Proposition 7.

Let be canonical quantal function with a strictly monotonically increasing generator . Then is not a pretty-good-response.

5 Experimental Evaluation

The experimental evaluation aims to compare solutions of our proposed algorithm RQR with QNE strategies computed by RM-QR for NFGs and CFR-QR for EFGs. As baselines, we use (i) Nash equilibrium (NASH) strategies, (ii) a best convex combination of NASH and QNE denoted COMB, and (iii) an approximation of QSE computed by gradient ascent (GA), initialized by NASH. We focus mainly on zero-sum games, because they allow for a more straightforward interpretation of the trade-offs between gain and exploitability. Still, we also provide results on general-sum NFGs. Finally, we show that the performance of RQR is stable over different rationality values and analyze the EFG algorithms more closely on well-known Leduc Hold’em game. The experimental setup and all the domains are described in the appendix. The code will be published and is appended.


Figure 2: Running time comparison of COMB, GA, RQR, NASH, SE and QNE on general-sum NFGs (left) and zero-sum EFGs (right). NFGs are square, and size is the number of actions for each player.

The first experiment shows the difference in runtimes of GA and regret-minimization approaches. In NFGs, we used random square zero-sum games as an evaluation domain, and the runtimes are averaged over 1000 games per game size with [-10,9] integer payoffs. In EFGs, the generation procedure for random games does not guarantee the games will have the same number of histories, so we clustered games with a similar size together, and report runtimes averaged over the clusters. The results on the right of Figure 2 show that regret minimization approaches scale significantly better – the tendency is very similar in both NFGs and EFGs, and we show the results for NFGs in the appendix.

We report scalability in general-sum games on the left in Figure 2. We generated 100 games of Grab the Dollar, Majority Voting, Travelers Dilemma, and War of Attrition with an increasing number of actions for both players and also 100 randomly generated general-sum NFGs of the same size. In the rest of the experiments, we use sets of 1000 games with 100 actions for each class. We use a MILP formulation to compute the NE Sandholm et al. (2005) and solve for SE using multiple linear programs Conitzer and Sandholm (2006). The performance of GA against CFR-based algorithm is similar to the zero-sum case, and the only difference is in NE and SE, which are even less scalable than GA.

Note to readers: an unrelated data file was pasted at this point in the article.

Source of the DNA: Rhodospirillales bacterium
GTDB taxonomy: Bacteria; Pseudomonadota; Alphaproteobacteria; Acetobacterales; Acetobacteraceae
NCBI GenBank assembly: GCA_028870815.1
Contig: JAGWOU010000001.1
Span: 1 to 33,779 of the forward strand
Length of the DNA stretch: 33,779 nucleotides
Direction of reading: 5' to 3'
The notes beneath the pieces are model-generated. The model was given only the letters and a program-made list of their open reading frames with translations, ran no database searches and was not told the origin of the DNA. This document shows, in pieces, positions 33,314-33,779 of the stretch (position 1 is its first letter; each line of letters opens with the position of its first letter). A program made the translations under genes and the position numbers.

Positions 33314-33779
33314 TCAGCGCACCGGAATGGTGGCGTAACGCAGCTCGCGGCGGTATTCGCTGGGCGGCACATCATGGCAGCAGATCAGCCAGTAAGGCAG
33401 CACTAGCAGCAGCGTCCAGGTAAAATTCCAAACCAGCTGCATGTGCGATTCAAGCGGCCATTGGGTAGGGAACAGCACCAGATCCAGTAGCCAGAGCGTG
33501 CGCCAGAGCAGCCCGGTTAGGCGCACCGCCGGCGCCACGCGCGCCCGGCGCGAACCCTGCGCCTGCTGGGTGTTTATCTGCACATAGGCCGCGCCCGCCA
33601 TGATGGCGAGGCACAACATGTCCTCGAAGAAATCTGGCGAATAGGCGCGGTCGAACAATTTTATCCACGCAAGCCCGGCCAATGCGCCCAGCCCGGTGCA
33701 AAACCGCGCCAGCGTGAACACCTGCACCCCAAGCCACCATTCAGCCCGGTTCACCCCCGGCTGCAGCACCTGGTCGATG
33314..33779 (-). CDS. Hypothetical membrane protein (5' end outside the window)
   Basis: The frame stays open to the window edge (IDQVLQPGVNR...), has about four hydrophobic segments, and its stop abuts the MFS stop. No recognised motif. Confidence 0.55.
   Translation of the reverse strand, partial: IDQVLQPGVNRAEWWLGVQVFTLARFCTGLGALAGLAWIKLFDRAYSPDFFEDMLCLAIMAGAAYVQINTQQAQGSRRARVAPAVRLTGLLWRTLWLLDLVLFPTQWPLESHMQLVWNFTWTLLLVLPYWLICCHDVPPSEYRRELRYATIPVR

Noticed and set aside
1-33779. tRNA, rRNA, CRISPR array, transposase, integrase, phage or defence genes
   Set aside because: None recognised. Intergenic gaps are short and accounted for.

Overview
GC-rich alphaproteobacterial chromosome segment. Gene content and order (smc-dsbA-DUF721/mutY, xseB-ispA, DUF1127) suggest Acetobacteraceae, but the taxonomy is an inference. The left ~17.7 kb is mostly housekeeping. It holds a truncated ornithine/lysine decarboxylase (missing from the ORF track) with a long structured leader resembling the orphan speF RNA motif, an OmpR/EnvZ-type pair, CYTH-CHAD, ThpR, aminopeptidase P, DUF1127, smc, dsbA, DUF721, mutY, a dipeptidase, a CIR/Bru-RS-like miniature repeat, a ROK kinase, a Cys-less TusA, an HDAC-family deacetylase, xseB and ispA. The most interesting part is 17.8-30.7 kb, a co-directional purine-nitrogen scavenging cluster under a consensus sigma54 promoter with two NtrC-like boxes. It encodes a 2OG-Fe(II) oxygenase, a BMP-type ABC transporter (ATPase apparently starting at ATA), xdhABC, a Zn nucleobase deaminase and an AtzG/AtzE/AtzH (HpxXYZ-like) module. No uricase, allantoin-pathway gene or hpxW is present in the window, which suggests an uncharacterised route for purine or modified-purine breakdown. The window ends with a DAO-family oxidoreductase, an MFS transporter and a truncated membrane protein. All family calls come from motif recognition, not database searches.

Gain comparison

Now we turn to a comparison of gains of solutions of all algorithms in NFGs and EFGs. We report averages with standard errors for zero-sum games in Figure 3 and general-sum games in Figure 4 (left). We use the NE strategy as a baseline, but as different NE strategies can achieve different gains against the subrational opponent, we try to select the best NE strategy. To achieve this, we first compute a feasible NE. Then we run gradient ascent constrained to the set of NE, optimizing the expected value. We aim to show that RQR performs even better than an optimized NE. Moreover, also COMB strategies outperform the best NE, despite COMB using the (possibly suboptimal) NE strategy computed by CFR.

The results show that GA for QSE is the best approach in terms of gain in zero-sum and general-sum games if we ignore scalability issues. The scalable heuristic approaches also achieve significantly higher gain than both the NE baseline and competing QNE in both zero-sum and general-sum games. On top of that, we show that in general-sum games, in all games except one, the heuristic approaches perform as well as or better than SE. This indicates that they are useful in practice even in general-sum settings.

Figure 3: Gain comparison of GA, Nash(SE), QNE, RQR and COMB in - Left: random square zero-sum NFGs with number of actions as size. Right: random zero-sum EFGs.
Figure 4: Gain and Robustness comparison of GA, Nash, Strong Stackelberg (SE), QNE, COMB and RQR in general sum NFGs. On the left is expected utility against LQR and right against such BR that is maximizing leader’s utility.

Robustness comparison

In this work, we are concerned primarily with increasing gain. However, the higher gain might come at the expense of robustness–the quality of strategies might degrade if our expected behavioral model of the opponent is incorrect. Therefore, we study also (i) the exploitability of computed solutions in zero-sum games and (ii) expected utility against the best response that breaks ties in our favor in general-sum games. Both correspond to performance against a perfectly rational selfish opponent.

First, we report the mean exploitability in zero-sum games in Figure 5. Because the exploitability of NE is zero by definition, we do not include NE in the figure. We show that QNE is highly exploitable in both NFGs and EFGs. COMB and GA perform similarly, and RQR has significantly lower exploitability compared to other modeling approaches. Second, we depict the results in general-sum games on the right in Figure 4. By definition, SE is the optimal strategy and provides an upper bound on achievable value. Unlike in zero-sum games, GA outperforms CFR-based approaches even against the rational opponent. Our heuristic approaches are not as good as entirely rational solution concepts, but they always perform better than QNE.